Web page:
Creative Asphyxiation

by Rod Rodriguez

“What’s the point of going out? We’re just gonna wind up back here anyway.” 
Homer Simpson

Lately my creativity bandwidth has been about as strong as the Starbucks WiFi sitting outside in that little spot where the sun’s glare always manages to reflect off your computer screen an all you want to do is update your Facebook status but your downloading at speeds a 1992 version of you would be frustrated at. My creativity choke point isn’t for a lack of trying, but attributable to what I believe is a whole lot of exposure to nothing. Not nothing, but the same kind of everything for 14 months can feel like a whole lot of nothing.

I’ve been deployed as a contractor overseas for about 14 months with two very short breaks. During those breaks, I found myself motivated and focused to do big things with my business, my podcast, my relationships, my partnerships, it was like a veritable explosion of these needs to create and grow. Then I go overseas and I find myself in this pattern of daily life that consists of going back and forth to work for 12 hours a day, 7 days a week, and living in an area the size of a city block. The most stimulating part of my week is Sundays when the dining facility serves mixed fresh fruit. I’m almost ashamed of how giddy I am to eat the melon, grape, blueberry, and strawberry medley every week, it’s become my equivalent of tally marks on the wall counting the weeks.

The monotony and repetition goes beyond stifling. It’s like slowly drowning your creativity; sometimes it claws its way to the surface and gets a big breath full of air but then the environment pushes it back underwater and you know that you can only do this so many times before it dies…or gets permanent brain damage and now your idea of creativity is humming a familiar tune in a different key. This creativity asphyxiation for lack of a better adjective sucks. It sucks the life out of you, it sucks the energy out of you, it sucks the fun out of you. Sucks.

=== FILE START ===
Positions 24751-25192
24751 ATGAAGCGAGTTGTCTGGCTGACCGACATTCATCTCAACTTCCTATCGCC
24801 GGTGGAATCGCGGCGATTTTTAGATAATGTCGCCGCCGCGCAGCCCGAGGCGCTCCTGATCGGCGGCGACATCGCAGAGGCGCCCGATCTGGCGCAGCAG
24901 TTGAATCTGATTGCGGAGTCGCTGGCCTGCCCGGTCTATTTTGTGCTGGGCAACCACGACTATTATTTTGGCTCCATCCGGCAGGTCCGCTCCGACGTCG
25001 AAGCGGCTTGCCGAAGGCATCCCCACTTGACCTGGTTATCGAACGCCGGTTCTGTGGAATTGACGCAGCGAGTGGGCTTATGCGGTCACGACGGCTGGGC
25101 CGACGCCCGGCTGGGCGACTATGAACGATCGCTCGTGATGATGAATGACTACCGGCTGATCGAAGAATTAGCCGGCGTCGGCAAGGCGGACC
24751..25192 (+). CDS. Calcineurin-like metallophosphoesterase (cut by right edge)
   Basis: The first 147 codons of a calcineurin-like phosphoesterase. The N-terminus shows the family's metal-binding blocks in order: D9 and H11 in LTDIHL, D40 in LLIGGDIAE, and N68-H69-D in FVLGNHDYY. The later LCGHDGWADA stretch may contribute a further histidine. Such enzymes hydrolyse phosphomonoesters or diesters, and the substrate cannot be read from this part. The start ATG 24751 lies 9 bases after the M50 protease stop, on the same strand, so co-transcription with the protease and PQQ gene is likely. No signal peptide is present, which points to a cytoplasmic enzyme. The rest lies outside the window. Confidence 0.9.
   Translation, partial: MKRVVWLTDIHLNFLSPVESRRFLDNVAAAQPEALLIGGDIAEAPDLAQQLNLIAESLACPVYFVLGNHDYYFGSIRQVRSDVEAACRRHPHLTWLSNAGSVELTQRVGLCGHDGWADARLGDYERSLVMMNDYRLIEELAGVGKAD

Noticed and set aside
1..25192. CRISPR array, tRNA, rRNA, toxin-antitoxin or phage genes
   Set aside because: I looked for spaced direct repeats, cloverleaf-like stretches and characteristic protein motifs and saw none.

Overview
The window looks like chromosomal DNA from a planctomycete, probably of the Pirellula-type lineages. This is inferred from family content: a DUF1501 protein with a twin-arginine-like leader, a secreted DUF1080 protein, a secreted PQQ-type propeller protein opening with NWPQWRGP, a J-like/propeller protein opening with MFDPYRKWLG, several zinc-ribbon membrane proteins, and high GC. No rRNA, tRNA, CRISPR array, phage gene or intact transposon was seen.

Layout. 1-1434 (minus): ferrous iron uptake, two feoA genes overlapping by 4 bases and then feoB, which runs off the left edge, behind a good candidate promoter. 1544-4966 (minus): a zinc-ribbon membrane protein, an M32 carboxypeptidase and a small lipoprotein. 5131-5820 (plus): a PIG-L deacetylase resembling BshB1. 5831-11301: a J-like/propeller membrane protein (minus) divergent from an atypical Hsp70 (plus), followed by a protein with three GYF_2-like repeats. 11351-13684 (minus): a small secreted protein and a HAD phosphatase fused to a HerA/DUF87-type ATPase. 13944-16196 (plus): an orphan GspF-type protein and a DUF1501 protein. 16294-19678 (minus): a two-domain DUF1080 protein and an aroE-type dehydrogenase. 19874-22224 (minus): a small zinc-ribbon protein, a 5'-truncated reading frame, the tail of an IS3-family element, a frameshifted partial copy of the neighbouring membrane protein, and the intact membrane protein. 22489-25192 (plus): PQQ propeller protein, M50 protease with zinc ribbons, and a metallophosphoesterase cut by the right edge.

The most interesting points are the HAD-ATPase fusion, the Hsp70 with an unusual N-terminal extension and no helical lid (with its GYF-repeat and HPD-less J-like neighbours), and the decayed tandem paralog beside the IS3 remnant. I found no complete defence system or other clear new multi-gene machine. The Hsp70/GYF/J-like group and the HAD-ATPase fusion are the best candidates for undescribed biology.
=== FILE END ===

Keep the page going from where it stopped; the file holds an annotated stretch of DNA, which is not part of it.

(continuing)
Don’t think I haven’t tried reading books, surfing the internet, finding quotes, or appreciating the sunrise and sunsets over the barren landscape of the Kuwaiti desert or marveling at the snowcapped mountains of Afghanistan. Sure, there’s beauty and inspiration in a lot of places but those places turn on you after a while. When you’ve seen the sunset for the 30th time over the exact same horizon or walked down icy steps and peered up at the same white snow-covered mountain for the 100th time, it loses its majesty. It begins to feel like these sights that should evoke wonder are now mocking you, taunting you with every new person that comes up beside you and says, “aint that beautiful?” and you have to resist the urge to tell them to shut up. Looking for inspiration is like going out to find a surprise, it’s not really a surprise if you’re looking for it. Inspiration is in its best form when it just happens and that at least for me requires movement, freedom, people, places, new experiences.

So now I’m a few weeks from returning home and I’ve been feeling the gears turn again. It’s like an old rusting machine that’s slowly turning back on and moving in that way old machines do with the sound of scraping metal and a deep clunking that resonates down to your bones. This writing entry is evidence of my surging creativity, proof that my mind is coming back to the frame of creating, imagining, goal focusing. Maybe this is the mental equivalent of getting your head kicked in at one of those martial arts monasteries where the monks beat you with sticks, make you climb icy peaks, and try to convince you that Gotham City is in need of a culling and only you can lead the League of Shadows…that’s probably the plot to Batman, but you get the point.

Maybe hardship is good for creativity, maybe what didn’t kill it will make it stronger. I like to think that my return will ignite a string of innovation, projects, and new ideas. At the least I look forward to a sunset over a different horizon, a sunset that doesn’t make me want to punch people in the face when they wax poetic about its beauty. I’ll probably still want to punch them in the face, but I hope to find creative reasons for wanting to do so.

Rod Rodriguez is a 13 year combat Veteran of the US Army. He holds a B.S. in US Intelligence Studies and an M.S. in Mental Health Counseling. Rod is also the host of The After Action Review (AAR) Podcast, a show dedicated to Veteran entrepreneurship. Visit the The AAR Podcast Facebook page and